The Federal Communications Commission released details of its net neutrality rules on Thursday, which contains 400 pages of regulations designed to govern Internet traffic. However, critics plan to use those details in a future lawsuit against the federal agency.
According to Jim Puzzanghera of the Los Angeles Times, the regulations, which were approved by the FCC two weeks ago, only totaled eight pages. The rest of the tome consisted of explanations and rationale for the rules as well as statements from the commissioners, including a dissent from Republican Commissioner Ajit Pai totaling 64 pages.
"The order uses every tool in the commission's toolbox to make sure the Internet stays fair, fast and open for all Americans, while ensuring investment and innovation can flourish," the FCC said in releasing the full order.
Puzzanghera reported that the order will be published in the Federal Register, and, barring a preliminary injunction from a court, most of its provisions will take effect 60 days later. The regulations were approved 3-2 on Feb. 26 along party lines; the Democrats in the FCC commission voted in favor of the new rules.
"The main provisions prohibit broadband providers from blocking or slowing delivery of any lawful content through their networks for any reason other than 'reasonable network management' and ban so-called paid prioritization, the sale of faster delivery," Puzzanghera wrote.
However, Michael Pryor, special counsel in the regulatory communications practice at the Cooley law firm in Washington, told Puzzanghera that the FCC rules on net neutrality "will be challenged" in court.
"I think the question is how many people end up challenging it," Pryor said.
The Los Angeles Times reported that lawyers for industry groups and broadband service providers such as AT&T Inc. and Verizon Communications Inc. managed to secure court orders successfully tossing out similar rules twice. John Brodkin of Ars Technica listed some of the opposition's responses to the new FCC order.
"Ironically, this order will likely do nothing to address the fairness issues raised by Democrats and Internet activists," Rep. Marsha Blackburn, R-Tenn., said. "Rather, under the guise of keeping the Internet 'free and open,' they simply advocated for an approach that allows Big Brother to step into the shoes of service providers."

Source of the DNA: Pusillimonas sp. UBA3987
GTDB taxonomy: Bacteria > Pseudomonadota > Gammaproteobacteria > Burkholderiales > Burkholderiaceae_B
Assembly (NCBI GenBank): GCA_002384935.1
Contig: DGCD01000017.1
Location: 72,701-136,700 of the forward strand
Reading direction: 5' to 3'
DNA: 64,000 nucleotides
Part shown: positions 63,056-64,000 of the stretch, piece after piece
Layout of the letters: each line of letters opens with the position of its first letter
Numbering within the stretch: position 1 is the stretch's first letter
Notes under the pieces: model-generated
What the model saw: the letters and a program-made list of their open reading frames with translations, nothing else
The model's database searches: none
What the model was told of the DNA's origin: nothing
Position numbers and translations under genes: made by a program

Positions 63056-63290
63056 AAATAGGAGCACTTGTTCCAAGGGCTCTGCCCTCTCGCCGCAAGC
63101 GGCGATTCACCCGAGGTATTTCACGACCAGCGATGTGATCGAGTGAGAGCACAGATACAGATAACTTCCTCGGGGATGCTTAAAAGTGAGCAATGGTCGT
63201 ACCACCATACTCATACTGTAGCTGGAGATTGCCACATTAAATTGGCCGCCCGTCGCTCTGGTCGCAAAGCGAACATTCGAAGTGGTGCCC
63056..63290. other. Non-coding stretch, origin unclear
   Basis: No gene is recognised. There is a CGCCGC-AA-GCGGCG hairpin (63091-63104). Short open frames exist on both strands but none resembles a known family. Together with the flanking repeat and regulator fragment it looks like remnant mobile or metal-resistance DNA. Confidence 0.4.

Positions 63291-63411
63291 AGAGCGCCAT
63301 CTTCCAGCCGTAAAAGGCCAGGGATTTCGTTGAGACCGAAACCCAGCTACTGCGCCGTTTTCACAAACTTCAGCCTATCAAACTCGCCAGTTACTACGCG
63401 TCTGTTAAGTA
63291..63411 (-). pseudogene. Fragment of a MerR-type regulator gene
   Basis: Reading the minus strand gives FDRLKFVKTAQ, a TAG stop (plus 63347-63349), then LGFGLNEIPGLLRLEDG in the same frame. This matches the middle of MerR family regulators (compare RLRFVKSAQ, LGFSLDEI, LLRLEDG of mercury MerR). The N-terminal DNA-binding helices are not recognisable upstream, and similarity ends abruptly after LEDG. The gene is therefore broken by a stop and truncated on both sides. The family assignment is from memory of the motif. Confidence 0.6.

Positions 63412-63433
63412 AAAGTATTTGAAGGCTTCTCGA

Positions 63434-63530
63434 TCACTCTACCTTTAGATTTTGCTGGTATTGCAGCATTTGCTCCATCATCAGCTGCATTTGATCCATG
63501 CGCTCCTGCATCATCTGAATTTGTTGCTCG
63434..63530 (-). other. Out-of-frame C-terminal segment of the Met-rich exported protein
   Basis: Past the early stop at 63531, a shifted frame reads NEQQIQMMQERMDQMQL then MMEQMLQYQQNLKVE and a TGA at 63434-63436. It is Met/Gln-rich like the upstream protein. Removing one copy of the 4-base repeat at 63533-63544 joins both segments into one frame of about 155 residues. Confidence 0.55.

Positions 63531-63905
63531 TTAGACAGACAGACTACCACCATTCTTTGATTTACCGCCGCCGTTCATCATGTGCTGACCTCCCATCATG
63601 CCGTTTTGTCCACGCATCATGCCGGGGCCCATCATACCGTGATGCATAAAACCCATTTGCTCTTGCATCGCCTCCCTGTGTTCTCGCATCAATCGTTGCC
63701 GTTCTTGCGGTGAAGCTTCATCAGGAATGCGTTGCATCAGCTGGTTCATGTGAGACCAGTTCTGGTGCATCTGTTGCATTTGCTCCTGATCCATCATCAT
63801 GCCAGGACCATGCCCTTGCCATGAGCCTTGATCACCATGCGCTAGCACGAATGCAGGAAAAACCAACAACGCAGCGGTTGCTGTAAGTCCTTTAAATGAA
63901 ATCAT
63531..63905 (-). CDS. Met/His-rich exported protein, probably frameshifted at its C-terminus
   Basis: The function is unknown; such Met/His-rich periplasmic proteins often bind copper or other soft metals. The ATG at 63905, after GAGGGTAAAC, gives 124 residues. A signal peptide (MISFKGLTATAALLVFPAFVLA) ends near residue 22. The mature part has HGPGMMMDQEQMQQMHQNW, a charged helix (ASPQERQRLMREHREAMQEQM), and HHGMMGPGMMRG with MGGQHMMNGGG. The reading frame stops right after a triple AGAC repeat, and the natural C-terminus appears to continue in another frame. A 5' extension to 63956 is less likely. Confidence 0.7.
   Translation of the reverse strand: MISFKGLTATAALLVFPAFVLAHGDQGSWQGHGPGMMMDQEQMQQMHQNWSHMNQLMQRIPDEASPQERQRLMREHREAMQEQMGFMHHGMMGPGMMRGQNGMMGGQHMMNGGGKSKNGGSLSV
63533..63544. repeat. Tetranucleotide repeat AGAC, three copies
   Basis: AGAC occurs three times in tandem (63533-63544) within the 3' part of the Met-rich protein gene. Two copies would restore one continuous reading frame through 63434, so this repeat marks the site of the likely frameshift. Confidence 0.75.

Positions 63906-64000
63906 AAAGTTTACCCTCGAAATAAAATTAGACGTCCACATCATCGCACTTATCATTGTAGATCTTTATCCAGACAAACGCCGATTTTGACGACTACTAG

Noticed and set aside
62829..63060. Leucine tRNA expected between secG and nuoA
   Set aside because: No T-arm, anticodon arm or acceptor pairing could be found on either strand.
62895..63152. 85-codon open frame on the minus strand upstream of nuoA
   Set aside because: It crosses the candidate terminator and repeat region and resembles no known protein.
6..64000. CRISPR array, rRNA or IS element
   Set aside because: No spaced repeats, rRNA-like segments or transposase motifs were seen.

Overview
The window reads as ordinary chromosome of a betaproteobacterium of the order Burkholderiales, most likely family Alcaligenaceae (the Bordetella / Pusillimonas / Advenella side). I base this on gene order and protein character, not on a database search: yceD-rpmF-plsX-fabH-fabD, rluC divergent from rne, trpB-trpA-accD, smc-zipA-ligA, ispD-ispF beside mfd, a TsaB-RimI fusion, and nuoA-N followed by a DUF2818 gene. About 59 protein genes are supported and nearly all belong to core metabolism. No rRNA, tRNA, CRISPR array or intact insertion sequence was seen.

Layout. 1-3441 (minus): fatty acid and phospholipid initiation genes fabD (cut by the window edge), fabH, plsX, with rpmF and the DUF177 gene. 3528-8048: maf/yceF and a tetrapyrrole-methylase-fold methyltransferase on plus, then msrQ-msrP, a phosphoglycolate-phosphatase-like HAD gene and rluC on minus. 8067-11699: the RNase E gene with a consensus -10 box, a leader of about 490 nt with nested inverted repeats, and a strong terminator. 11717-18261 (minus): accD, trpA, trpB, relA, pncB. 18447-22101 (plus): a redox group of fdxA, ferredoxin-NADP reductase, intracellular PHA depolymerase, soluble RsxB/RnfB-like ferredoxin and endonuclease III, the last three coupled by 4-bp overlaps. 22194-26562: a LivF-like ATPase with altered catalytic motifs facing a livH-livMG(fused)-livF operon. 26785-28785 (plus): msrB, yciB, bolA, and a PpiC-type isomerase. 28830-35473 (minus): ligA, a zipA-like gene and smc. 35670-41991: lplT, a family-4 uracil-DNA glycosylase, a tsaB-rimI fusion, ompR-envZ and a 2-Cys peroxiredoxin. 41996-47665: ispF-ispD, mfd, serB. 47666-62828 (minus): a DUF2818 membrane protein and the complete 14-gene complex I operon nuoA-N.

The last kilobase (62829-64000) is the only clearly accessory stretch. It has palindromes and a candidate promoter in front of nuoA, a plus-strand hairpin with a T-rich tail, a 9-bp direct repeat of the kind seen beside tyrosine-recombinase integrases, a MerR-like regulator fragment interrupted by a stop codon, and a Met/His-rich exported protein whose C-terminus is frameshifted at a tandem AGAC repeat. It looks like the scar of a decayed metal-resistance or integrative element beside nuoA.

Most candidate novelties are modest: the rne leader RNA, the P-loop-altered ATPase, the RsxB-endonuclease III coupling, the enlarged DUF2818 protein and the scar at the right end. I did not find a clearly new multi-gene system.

Brodkin reported that Blackburn proposed an "Internet Freedom Act" in Congress that he argued would wipe out the FCC's current rules on net neutrality.
"The government will regulate rates, create its own fast lanes, control the placement of content, and raise fees and taxes," Blackburn argued in her dissent. "If you like your service plan, you will not be able to keep it. The age of ObamaNet is upon us and I hope the government proves better at running a network than a website, but logic would seem to dictate that I not hold my breath."
The Los Angeles Times reported that the latest round of net neutrality rules from the FCC was controversial because they treated broadband providers as "more highly regulated telecommunications services." In addition, the federal agency asserted that its regulations also applied to wireless broadband.
"Clearly it is very much written with litigation in mind," Pryor said.
However, FCC Chairman Tom Wheeler asserted that the new regulations would benefit all Americans.
"The American people reasonably expect and deserve an Internet that is fast, fair, and open," Wheeler said. "Today they get what they deserve: strong, enforceable rules that will ensure the Internet remains open, now and in the future."
The FCC's newest round of net neutrality rules can be accessed on its website.